What is Comfort Eating?
For many, food is closely associated with emotion. It’s used to celebrate, to mourn, and to entertain. As such, more people than ever are being faced with an emotional eating disorder, also known as a comfort eating disorder.
At its core, a comfort eating disorder is a habit where a person turns to food for just that: comfort. You might eat when you feel happy, sad, lonely, or some other emotion that your body feels the need to supplement with food. While extremely common, comfort eating has a tremendous potential to negatively impact your health.
Identifying Comfort Eating
Do you find yourself reaching for food when your mood changes? If you catch yourself regularly heading into the kitchen when you get good news, bad news, or simply find yourself feeling bored, lonely, sad, or even happy, you likely have a comforting eating issue. Many people get into the habit of comfort eating simply because of how they were raised and because of the norms of our society where food finds its way into just about every event and occasion, usually as an integral part of it.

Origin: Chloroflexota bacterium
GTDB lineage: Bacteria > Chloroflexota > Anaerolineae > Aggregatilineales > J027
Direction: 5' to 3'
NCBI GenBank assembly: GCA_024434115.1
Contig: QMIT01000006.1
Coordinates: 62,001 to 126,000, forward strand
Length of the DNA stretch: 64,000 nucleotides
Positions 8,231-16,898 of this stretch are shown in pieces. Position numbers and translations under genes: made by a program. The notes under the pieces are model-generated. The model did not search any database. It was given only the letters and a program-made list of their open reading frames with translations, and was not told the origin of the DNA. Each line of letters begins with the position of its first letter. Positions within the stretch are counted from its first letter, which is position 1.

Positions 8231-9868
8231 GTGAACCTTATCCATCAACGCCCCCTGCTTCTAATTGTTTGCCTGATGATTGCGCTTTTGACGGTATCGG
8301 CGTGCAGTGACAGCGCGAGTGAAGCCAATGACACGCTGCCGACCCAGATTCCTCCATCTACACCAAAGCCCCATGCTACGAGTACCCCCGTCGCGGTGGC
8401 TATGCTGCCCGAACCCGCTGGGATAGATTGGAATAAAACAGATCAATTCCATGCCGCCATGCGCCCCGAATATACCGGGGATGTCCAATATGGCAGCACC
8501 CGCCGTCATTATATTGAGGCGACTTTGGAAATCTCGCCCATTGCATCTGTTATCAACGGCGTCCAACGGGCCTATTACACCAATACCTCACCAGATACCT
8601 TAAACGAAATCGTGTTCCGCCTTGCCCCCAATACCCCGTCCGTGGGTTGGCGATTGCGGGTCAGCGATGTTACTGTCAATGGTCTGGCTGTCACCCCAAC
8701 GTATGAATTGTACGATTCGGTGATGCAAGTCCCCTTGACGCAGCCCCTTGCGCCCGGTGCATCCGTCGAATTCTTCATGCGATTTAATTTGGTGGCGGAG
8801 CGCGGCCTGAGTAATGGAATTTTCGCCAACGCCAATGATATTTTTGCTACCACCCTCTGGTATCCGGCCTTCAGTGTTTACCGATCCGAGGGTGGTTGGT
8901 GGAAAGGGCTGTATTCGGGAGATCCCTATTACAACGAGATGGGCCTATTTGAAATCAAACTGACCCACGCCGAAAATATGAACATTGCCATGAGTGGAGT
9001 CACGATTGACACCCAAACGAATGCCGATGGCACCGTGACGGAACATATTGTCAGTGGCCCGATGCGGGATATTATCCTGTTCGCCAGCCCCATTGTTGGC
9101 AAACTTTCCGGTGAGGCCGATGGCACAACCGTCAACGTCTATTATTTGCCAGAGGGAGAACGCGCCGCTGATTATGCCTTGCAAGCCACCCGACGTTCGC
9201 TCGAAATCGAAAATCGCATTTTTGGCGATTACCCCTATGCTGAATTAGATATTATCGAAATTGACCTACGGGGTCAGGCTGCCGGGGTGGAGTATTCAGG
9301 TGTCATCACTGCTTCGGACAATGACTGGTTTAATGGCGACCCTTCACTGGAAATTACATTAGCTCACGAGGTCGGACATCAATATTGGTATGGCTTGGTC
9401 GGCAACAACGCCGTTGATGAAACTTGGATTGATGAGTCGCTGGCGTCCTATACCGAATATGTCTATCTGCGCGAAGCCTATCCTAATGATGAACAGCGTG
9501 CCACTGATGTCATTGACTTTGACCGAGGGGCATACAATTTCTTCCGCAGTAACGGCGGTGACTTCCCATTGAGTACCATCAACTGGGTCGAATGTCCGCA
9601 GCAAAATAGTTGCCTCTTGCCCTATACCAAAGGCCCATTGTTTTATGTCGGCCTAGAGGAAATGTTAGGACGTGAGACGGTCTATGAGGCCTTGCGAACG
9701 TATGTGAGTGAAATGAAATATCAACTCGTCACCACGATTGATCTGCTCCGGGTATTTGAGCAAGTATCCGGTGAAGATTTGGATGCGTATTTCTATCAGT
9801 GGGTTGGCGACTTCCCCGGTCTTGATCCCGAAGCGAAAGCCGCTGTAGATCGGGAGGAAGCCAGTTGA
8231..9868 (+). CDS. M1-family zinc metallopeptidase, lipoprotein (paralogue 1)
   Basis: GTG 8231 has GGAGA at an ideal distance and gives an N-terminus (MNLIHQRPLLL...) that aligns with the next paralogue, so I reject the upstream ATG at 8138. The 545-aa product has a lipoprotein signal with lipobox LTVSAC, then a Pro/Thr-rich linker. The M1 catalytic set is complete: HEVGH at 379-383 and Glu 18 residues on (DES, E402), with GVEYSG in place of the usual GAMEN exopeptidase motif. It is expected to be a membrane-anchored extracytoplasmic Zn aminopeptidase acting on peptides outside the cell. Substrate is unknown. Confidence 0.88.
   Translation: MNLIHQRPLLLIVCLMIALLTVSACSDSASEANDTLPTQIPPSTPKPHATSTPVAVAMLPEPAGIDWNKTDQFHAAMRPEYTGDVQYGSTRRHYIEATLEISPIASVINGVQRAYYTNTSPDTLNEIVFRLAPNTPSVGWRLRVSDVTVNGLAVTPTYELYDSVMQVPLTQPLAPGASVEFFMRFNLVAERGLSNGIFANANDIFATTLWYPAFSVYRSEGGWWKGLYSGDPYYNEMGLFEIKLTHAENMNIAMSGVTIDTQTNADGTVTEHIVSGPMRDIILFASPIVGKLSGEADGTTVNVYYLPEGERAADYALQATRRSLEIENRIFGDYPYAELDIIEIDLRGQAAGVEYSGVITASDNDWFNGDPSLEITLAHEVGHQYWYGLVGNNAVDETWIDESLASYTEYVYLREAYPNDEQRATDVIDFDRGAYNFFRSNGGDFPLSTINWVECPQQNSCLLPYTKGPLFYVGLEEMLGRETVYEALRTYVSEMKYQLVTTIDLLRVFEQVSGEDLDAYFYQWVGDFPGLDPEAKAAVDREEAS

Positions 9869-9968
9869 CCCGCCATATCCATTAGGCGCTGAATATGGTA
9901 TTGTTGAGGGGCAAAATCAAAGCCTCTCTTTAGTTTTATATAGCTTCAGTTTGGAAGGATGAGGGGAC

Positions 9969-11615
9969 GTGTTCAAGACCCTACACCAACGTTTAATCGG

The Dangers of Comfort Eating
Obviously, overeating is among one of the biggest risks you’ll face if you are a comfort eater. Some other side effects that can come along with comfort eating habits are severe eating disorders, where you may begin binge eating or going through phases of radical dieting attempting to counteract your emotional overeating. None of these things are healthy, and a medical professional can assist you in overcoming them.
Another bad thing about comfort eating is that, usually, the “comfort foods” people turn to are far from healthy. Mainly, they are empty calories and tend to be high in sugar.
Overcoming Comfort Eating
“Intuitive eating” is a practice most healthcare professionals recommend that everyone adapts to. With intuitive eating, you’ll check in with yourself before taking a bite of anything. The goal is to only eat when you feel hungry. Otherwise, you put the food down, drink some water, and busy yourself with something else. It can be a struggle at first as you break away from your comfort eating habits, but gradually you will find yourself adapting to this new approach.
In a matter of time, your intuitive eating habit will enable you to turn down food when you aren’t hungry and stop eating simply out of boredom or emotion. This prevents overeating and generally leads to a healthier lifestyle.